Patient voices in the new NHS

Community Health Councils were set up in 1974 when  community  health services were moved from local authorities into the NHS.  During the 28 years of their existence they developed confidence in challenging the NHS locally and nationally.  In 2002 CHCs were abolished as part of the NHS Plan. No explanation was forthcoming, but those involved assumed they had become a nuisance.

In 2003 CHCs were replaced by patient and public involvement forums – one for every NHS Trust. Instead of having their own permanent staff the forums were supported by local host organisations – mostly voluntary organisations – on short term contracts.  The forums were pretty well strangled at birth, as it was announced in July 2004 that they would be abolished by 2008. The Patient Forum in Mid-Staffordshire was worse than ineffective. In January 2006 one of its members produced  a report on the shocking state of the casualty department, but the Patient Forum refused to pass it on to the hospital. When he gave his report to the local paper they expelled him. Many of the Forum members went on to take non-executive positions in the NHS.

In 2008 the Forums were abolished and replaced by Local Involvement Networks – run on similar lines with a host organisation with a 3 year contract providing the staff. Unlike the Forums, the LINKs related to a local authority area, not an institution and were expected to cover social care.

From 2003 NHS Trusts were being turned into Foundation Trusts. They have members, (self-selected) who elect the Governors of the Trusts. As far as many Trusts are concerned Governors are an ornamental part of the constitution to be kept away from the operational parts of the organisation.

In Mid-Staffordshire, as far as Cure the NHS were concerned, none of the involvement structures – Patient Forums, Local Involvement Networks,  Foundation Trust Governors  or even the Trust Board – seem to have had any credibility.  Julie Bailey and her associates treated  them with contempt.

On April 1st LINKs were replaced by Local Healthwatch, quite similar in that they relate to a local area. Each of 152 local authorities has to commission ,fund, and performance manage its Healthwatch. Generally this means a 3 year contract with a voluntary organisation to set it up, though 7 are run by social enterprises set up by commercial organisations. The remit is a bit wider than LINKs, as Healthwatch has a role in advising patients about services and complaining. They will still be allowed to “Enter and View” premises where NHS or social care services are provided. Funding is tighter and not ring fenced. And local Healthwatches will be organisations in their own right with the power to employ staff, where LINKs were just run by their “host” organisation. Healthwatch gets a seat at the new Health and Wellbeing Board to be set up by each local authority, and that may create its own problems as the Boards grapple with unpopular reconfigurations. They will also be represented at the NHS Commissioning Board’s Local Area Team’s Quality Surveillance Groups. But there will be no common pattern of organisation. Just as with LINKs, each area will be different.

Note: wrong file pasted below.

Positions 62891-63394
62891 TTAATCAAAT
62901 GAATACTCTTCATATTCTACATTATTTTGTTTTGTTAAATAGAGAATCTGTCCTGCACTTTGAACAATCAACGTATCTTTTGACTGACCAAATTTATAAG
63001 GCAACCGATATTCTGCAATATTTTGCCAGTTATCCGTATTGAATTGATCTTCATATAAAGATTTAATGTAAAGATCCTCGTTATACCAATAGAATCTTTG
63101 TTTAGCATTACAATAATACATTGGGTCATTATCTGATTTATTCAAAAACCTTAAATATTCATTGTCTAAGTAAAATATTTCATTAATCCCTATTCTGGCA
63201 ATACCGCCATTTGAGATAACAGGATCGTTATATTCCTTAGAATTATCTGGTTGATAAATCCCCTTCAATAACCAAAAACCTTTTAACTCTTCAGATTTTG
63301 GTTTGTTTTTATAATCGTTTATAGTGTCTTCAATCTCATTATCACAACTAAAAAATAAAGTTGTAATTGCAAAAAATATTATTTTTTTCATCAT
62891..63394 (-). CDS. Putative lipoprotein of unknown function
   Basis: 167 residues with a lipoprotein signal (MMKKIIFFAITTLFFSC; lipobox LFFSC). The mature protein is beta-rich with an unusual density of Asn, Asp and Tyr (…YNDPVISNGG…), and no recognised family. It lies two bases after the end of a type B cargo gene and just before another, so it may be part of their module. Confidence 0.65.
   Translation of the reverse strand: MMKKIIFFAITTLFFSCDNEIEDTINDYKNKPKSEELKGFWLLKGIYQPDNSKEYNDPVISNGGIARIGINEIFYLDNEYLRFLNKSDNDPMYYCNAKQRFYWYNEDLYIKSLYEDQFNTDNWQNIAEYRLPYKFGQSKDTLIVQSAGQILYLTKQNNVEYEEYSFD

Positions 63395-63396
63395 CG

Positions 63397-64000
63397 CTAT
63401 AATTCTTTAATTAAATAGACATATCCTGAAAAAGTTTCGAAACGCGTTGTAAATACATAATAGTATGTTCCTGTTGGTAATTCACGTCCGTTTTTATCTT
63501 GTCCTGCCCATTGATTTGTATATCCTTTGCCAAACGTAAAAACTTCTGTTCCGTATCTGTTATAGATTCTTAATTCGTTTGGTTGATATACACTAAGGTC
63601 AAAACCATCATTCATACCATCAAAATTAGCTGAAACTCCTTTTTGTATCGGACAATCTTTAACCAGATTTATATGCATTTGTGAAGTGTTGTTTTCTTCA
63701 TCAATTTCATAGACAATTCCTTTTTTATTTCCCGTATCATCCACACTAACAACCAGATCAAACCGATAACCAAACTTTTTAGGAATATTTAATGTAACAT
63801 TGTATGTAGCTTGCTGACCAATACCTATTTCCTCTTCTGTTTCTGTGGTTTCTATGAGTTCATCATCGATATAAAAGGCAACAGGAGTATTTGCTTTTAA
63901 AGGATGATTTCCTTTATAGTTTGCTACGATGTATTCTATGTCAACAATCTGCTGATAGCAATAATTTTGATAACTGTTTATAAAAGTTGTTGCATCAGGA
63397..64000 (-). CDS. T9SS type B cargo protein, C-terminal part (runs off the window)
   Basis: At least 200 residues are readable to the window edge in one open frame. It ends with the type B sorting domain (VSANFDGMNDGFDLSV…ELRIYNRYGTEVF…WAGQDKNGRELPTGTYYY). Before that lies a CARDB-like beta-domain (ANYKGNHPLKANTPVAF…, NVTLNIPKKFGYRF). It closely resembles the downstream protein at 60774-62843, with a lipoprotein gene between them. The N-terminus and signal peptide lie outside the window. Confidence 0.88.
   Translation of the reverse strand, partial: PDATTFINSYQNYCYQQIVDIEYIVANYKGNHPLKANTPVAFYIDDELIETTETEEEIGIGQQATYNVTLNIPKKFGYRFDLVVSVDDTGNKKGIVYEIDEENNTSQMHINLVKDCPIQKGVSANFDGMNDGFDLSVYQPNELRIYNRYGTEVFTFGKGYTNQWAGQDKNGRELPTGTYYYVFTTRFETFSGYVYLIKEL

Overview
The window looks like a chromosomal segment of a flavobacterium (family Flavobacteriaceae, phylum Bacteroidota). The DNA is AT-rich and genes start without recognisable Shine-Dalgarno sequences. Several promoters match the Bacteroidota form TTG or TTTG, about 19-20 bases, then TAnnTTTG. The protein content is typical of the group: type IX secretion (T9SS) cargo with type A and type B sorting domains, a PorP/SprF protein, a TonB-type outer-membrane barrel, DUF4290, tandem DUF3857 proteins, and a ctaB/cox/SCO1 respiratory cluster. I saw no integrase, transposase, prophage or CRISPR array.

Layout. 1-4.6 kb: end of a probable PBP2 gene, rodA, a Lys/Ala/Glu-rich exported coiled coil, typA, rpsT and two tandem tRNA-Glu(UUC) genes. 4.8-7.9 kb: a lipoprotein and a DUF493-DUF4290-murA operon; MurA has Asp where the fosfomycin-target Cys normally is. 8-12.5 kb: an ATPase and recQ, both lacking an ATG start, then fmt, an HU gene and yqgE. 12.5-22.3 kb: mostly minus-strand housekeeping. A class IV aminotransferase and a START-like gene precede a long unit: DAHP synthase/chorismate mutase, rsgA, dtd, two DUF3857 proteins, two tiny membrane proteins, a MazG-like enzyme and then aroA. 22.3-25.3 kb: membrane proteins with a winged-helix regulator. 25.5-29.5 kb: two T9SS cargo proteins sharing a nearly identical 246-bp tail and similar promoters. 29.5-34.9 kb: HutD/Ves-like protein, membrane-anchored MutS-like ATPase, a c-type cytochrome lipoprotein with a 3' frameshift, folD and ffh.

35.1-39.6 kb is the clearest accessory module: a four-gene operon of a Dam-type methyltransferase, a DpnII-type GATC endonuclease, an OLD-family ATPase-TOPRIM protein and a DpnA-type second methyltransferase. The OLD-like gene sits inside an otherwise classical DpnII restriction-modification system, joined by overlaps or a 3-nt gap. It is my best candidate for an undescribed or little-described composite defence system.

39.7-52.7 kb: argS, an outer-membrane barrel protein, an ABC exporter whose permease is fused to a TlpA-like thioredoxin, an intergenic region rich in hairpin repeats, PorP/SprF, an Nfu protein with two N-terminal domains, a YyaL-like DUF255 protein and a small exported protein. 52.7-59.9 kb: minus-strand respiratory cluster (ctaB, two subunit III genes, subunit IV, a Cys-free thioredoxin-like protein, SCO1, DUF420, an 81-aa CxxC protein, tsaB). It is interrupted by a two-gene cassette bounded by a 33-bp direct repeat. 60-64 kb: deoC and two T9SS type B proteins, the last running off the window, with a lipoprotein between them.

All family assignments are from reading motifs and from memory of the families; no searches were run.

There is a national organisation – National Healthwatch “hosted” by the Care Quality Commission, and among other things it will do some national advertising, as CIPPIH did, to promote the “brand”

The Healthwatch regulations provide that they are not allowed to promote or oppose changes in “the policy adopted by any governmental or public authority in relation to any matter”.   Norman Lamb, the Minister,  says that “to be effective, Local Health Watch should speak out for their local communities, ensure their campaigning work is evidence based and that they are not captured by political parties or other organisations.” He said that as a lawyer he agreed that the wording of regulations could be improved but felt that they allowed for campaigning and confirmed that the government wants LHW to campaign. He added that most community organisations would look to guidance rather than statutory regulations and suggested that LHW could use Judicial Review against local authorities which try to stop campaigning.

It seems very clear that the organisations which get the Healthwatch contracts will feel very vulnerable to accusations that they are “campaigning”.  Each successive iteration of the PPI structure ends up more timid than the one before it, and this appears to be the going down the same road.

It’s well established that reorganizations set back progress.  That is even more true of voluntary organisations. It will be difficult to persuade  people that Healthwatch is worth the investment of their time and energy.

For people who want to get involved in the NHS there are other opportunities. Clinical Commissioning Groups are required to establish public and patient involvement structures, and at present the signs are that they are much more interested in listening to the public than PCTs were in their later years.  There are financial incentives for individual GP practices to set up patient participation groups, and some of them are quite active, though many GPs are very wary of them.  In the new more chaotic NHS structures and informal arrangements are springing up that have been variably. They may do more than the statutory arrangements. It will deeply ironic if the new competitive ethos in the NHS leads to a market in active patients with many organisations bidding for their time